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We will begin our study of Jazz Guitar here at www.GuitarLessons365.com with a study on single note soloing and improvisation. Before we start to study actual chord families along with their arpeggios and scales, we need to understand a little bit about how a jazz guitarist typically approaches a chord progression when he or she is soloing. Soloing “Over” Changes What does that mean? Well, when a jazz musician is improvising with a rhythm section, the solo typically takes on the effect to the listener as being on top of or “over” the music since the soloist is typically playing melodies or contrasting musical phrases when compared to the other musicians in the group. I say this just so you don't get confused with typical jazz terminology. Basically someone who is playing “over changes” means that they are soloing while the rhythm section is playing a chord progression. The soloists job is to improvise using melodies that work well over the chord progression being played by the rhythm section. Jazz Soloing vs. Rock, Blues & Popular Music Soloing The first thing we need to understand when beginning our studies on jazz guitar improvisation, is to understand how a jazz guitar player that is improvising works with the chords that he is improvising over. In most styles of music that you may be more familiar with, a guitarist typically solos within a particular key or keys. Basically their thinking is “OK, the key that this chord progression I am soloing over is A Major, so I am just gonna think A Major scales and that is it”. That is how most guitar players in rock, blues and popular music approach improvisation. Not all, but most. However, how a jazz guitarist approaches playing over chord changes is quite different. The typical jazz guitarist plays TO THE CHORD and NOT the key. What that means is this, lets say that we want to solo over a simple I IV V in A Major. If this was rock, blues or most other styles we would just think about our A Major scales across the fretboard and run with it. However, as I said before, a jazz guitarist usually plays over this chord progression differently. What is meant by playing “to the chord” and not the key is that a jazz guitarist will typically determine the type (ie. Major, Minor, Dominant) of each chord in the progression and play a scale or arpeggio that works well over that particular chord. So in our previously mentioned I IV V progression in A Major (if you don't know what this means, go through the prerequisite lessons!), the actual chords would be A Major/I, D Major/IV and E Major/V. Most of the time in jazz music we wouldn't be using triads exclusively like this, but this is just a basic example. Most jazz guitarists use a couple of basic tools for single note soloing. First, they would a learn couple of scales that work for each chord type. For a basic major chord type like all of the I IV V chords above, the two most common scales to use over them are a major scale and a lydian scale/mode. These two scales both work over the major triads, because they contain the exact same notes as the triad. Once again there would be more scale options if we were using just triads, but most jazz chord progressions employ at least seventh chords. A full explanation of why these scales work over major type chords will follow.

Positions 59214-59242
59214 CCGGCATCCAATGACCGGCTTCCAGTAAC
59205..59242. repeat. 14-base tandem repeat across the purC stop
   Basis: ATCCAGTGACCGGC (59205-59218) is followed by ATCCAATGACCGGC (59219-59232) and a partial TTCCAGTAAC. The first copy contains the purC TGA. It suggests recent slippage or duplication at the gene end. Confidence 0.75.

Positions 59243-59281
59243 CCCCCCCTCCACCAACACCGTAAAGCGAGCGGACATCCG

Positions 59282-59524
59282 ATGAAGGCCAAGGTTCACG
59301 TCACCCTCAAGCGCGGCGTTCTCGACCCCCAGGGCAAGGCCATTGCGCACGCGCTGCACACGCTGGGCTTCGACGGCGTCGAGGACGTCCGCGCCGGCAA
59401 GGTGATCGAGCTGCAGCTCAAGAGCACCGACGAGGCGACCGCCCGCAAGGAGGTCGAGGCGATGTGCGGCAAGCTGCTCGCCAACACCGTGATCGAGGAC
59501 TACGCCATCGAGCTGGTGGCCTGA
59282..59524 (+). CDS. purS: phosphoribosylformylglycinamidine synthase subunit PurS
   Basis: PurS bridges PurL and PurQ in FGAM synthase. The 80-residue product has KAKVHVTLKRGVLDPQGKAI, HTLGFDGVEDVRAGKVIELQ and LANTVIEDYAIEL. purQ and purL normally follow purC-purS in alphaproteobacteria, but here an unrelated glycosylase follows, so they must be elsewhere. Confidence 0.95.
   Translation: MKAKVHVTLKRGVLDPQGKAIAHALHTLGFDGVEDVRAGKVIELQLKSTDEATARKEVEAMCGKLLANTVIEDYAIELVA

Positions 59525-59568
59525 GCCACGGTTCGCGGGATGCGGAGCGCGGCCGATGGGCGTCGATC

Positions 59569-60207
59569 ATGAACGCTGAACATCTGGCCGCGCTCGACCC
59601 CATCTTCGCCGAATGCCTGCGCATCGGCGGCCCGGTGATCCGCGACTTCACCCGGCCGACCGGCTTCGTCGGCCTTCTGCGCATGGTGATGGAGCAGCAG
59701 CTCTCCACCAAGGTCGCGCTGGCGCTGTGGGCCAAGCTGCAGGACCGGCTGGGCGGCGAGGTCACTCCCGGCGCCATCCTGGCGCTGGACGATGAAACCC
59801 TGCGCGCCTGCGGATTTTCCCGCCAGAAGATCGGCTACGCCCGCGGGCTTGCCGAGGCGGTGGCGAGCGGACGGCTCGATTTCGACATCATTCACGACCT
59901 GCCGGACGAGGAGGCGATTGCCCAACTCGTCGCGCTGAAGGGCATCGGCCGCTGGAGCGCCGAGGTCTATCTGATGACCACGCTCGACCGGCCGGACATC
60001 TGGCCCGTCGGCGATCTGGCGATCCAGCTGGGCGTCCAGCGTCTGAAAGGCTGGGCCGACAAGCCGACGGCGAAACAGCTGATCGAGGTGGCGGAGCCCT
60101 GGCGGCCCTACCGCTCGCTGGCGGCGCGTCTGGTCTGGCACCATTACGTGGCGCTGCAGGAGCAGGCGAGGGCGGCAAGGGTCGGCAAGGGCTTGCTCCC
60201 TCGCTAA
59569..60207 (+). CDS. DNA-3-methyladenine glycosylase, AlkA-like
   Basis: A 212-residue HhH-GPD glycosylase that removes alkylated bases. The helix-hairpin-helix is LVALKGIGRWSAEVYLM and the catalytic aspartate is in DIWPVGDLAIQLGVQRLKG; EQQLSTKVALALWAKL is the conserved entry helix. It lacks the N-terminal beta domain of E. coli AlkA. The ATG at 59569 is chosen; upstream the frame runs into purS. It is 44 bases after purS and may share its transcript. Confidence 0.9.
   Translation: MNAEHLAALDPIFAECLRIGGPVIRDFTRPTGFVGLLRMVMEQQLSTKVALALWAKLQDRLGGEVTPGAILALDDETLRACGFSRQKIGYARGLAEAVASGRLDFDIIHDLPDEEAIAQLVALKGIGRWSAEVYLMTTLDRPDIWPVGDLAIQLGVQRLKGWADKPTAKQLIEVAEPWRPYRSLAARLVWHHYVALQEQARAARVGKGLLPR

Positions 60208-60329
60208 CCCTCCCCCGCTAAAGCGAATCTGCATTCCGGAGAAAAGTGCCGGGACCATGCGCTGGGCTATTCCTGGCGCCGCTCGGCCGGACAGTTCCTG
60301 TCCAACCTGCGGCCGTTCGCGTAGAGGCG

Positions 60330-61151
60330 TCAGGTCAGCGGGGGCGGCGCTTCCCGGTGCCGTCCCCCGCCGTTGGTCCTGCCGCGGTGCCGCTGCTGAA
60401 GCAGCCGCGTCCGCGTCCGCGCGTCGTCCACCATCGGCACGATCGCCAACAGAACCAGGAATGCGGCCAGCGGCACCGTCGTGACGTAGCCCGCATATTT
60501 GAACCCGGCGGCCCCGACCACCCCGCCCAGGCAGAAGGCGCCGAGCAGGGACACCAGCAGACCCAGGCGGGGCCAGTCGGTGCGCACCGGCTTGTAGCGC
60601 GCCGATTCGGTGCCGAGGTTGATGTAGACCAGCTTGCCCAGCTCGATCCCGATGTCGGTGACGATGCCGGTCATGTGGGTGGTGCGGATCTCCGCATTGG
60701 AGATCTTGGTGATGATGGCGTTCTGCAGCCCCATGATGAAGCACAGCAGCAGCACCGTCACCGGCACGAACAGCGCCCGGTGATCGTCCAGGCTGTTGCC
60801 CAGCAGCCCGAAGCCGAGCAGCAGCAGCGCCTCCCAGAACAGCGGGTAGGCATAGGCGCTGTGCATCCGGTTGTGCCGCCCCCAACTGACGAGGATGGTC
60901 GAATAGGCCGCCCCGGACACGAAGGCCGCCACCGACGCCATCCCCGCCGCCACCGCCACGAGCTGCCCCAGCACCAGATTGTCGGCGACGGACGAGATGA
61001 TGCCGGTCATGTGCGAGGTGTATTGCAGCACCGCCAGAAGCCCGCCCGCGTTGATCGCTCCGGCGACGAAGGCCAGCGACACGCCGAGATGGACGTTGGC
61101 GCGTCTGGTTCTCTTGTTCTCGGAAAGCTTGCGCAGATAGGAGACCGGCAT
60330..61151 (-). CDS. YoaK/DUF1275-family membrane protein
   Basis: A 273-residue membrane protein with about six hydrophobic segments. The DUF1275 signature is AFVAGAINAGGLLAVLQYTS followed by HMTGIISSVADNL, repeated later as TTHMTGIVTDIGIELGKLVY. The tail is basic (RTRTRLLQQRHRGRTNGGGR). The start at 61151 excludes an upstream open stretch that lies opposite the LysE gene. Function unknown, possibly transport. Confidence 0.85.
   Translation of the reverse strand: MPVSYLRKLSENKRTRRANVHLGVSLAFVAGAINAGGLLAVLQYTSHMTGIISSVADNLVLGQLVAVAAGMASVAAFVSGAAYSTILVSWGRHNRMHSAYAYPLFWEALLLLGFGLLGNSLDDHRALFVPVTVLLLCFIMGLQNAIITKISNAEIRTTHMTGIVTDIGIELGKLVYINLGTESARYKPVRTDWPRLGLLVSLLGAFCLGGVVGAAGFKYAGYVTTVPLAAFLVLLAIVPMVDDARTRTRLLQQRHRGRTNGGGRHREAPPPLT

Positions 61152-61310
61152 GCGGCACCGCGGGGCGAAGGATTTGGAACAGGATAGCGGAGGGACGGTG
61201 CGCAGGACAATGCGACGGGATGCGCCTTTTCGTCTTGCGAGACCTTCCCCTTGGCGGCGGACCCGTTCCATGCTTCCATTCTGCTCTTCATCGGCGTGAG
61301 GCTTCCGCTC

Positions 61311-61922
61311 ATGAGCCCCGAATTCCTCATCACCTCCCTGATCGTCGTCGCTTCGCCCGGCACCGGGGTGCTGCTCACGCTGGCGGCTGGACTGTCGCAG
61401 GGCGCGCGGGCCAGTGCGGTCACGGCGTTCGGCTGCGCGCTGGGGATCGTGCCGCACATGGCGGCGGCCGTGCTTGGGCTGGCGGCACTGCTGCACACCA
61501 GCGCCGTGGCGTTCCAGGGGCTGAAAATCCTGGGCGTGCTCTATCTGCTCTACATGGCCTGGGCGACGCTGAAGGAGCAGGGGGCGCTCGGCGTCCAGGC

and you will learn how to eventually solo in each region over each chord family. it can be explained as the notes of a chord played one at a time just like the notes of a scale. These arpeggios are basically just groups of chord tones that you can use in your soloing. I will break the fretboard down into 7 regions (just like we did in our 3 notes per string major scale video lessons). So the second thing you will be given is a set of arpeggios to learn based on all of those chords. Even though this portion of the Jazz Guitar University course is not devoted to chords. Now On To The Good Stuff!! A nice jazz solo is just like a gourmet meal. Fortunately. They all basically mean the same thing. but after you learn the first group the last two will be a breeze. The first chord family that we will take a look at is the Major Chord family. This process may seem time consuming at times. You should memorize and analyze these examples then try to create your own following the same principles that I used to create the examples. It usually consists of many ingredients.The second tool a jazz guitarist may use when soloing over a chord is chord tones. After you have all of this down. After defining these chord families it becomes a much easier process to determine which scales work the best with each chord family. The last thing you will need to learn is the scale types that work over that particular chord type and how to play them in that region. Sound good?? Jazz musicians are required to solo over a large amount of chords. but just remember that every new lesson will build upon previous ones. The beginning of our single note soloing for jazz study will concentrate on soloing over Major type chords all over the neck in any key. lines. runs. Chord tones are basically arpeggios. solos. If you don't know exactly what and arpeggio is. then we will step up the process by having you solo over chord progressions that use different chord families throughout. it may sound complicated. It may not sound as sophisticated as soloing over a cool jazz chord progression with tons of substitutions and stuff. In each new region of the neck you will be given 3 new things to learn. practice the given examples AND your own phrases over the provided backing track so you can start to get the sound of these chord tones and scales in your ear. You can't create a masterpiece of cuisine without knowing the proper ingredients to use right? So these first sections of the single note soloing course will focus on the ingredients that we will use to create our masterpieces later on. :) . becoming familiar with these chord forms will help you memorize the arpeggios and practice musical examples. all of which serve a purpose in the finished product. phrases or whatever you choose to call them. You will be doing improvisations over major chord types after just the very first lesson. This particular family will be broken up into 3 separate groups. After you have worked through the material for that one region I will give you some examples of musical phrases created using the chord tones and scales that you learned. Don't worry. these chords can be organized into families. you can assume that playing the notes of an Major 7th arpeggio would sound great over a major type chord because we would be playing basically the same notes that are in the chord while soloing. First you will be given the major type chord forms for that region. So a jazz guitarist will combine scale wise playing with chord tones to create his licks. Since arpeggios are made up of only chord tones. but you will be developing a solid foundation for all of that to come later.